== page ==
Give us more guns: Answers to violence in South Africa

Thousands of police-issue guns – the made-in-South-Africa 9mm Z88 – have been sold to Cape Town gangs since the mid-2000s to early 2015. The flood of guns to gangs saw the murder rate in the city climb from a low of about 41 per 100,000 people in 2009, to about 63 per 100,000 by 2015. With the guns on the streets, the murder rate continued to climb, reaching 70 per 100,000 in 2017.

The source of the guns fuelling the violence in Cape Town was the national police armoury in Vereeniging. Specifically, the man in charge of it, one Colonel Christiaan Lodewyk Prinsloo.

Prinsloo was responsible for ensuring the destruction of these decommissioned police issue weapons. Instead, this middle aged man resentful of being overlooked for promotion, sold them to line his own pockets.

A conservative estimate, based on what available ballistics evidence there is, the guns Prinsloo sold to gangs resulted in 1,066 murders and 1,403 attempted murders. This was just between 2010 and 2016.

“These numbers of killings mean that Prinsloo’s work is, without doubt, the deadliest single crime to have been committed in post-apartheid South Africa,” writes Mark Shaw in his fascinating and horrifying book, Give us more guns.

Shaw details how Prinsloo was arrested in 2015 thanks to the tenacious work of Cape Town cop Jeremy Veary and Pieter Jacobs, but also explains that Prinsloo, as heinous as his individual actions were, is but an indication of the rot that has suppurated within the South African Police Service.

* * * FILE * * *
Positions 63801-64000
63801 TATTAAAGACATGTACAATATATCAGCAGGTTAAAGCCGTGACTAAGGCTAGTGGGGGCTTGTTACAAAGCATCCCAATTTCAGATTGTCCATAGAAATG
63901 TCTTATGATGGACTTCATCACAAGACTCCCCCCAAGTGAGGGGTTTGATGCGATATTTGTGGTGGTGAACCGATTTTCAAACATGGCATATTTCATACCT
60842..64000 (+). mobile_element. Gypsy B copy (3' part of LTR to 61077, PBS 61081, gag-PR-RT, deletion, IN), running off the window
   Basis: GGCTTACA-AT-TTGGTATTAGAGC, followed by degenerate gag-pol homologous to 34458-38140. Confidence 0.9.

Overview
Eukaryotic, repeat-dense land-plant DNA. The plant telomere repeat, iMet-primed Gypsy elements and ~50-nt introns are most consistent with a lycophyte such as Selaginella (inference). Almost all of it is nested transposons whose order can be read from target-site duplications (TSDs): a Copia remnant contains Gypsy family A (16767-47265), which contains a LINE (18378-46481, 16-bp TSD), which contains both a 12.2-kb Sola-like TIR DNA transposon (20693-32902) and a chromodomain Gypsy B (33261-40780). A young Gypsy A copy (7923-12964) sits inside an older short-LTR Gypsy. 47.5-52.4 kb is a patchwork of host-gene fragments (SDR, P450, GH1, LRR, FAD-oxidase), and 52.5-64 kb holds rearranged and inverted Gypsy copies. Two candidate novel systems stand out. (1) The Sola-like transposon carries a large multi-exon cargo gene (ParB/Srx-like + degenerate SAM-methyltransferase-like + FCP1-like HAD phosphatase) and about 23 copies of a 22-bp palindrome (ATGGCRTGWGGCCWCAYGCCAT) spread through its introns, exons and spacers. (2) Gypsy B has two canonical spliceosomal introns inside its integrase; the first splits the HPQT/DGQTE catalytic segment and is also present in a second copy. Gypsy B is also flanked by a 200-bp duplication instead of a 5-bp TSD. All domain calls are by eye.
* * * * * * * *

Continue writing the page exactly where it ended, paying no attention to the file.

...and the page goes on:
Prinsloo and the Cape gangs may be the most pertinent and audacious element of the story, but the view of the lawless and violent minibus taxi industry in KZN is perhaps even more frightening. It is such a nexus of corruption between politicians, police, and taxi bosses that even the fearless determination of Veary and Jacobs hit a brick wall. How many guns Prinsloo shipped to fuel KZN’s taxi wars was never determined.

And while Prinsloo may have individually shipped the largest number of guns out of the police armoury, and is singular in that he was the one person trusted to ensure their destruction – including those guns trustingly handed in by citizens for destruction during the post-apartheid amnesties – the leak of guns from police to criminals is longstanding and continuous, not including the supply of weapons by the state to the IFP for use against the ANC prior to our first democratic election.

To the extent that the weapon of choice among cash-in-transit heist gangs is no longer the AK47, but R4 and R5 assault rifles used by the police and SANDF.

In dry but often compelling prose, which also connects the dots numerous news stories have set out, Shaw provides incontrovertible evidence of how the state institution meant to protect citizens, is the very source of weapons used to murder them.

This is not an uplifting book, but it is an essential read. More so because its very existence should have the power to topple a government, if they cared a jot.

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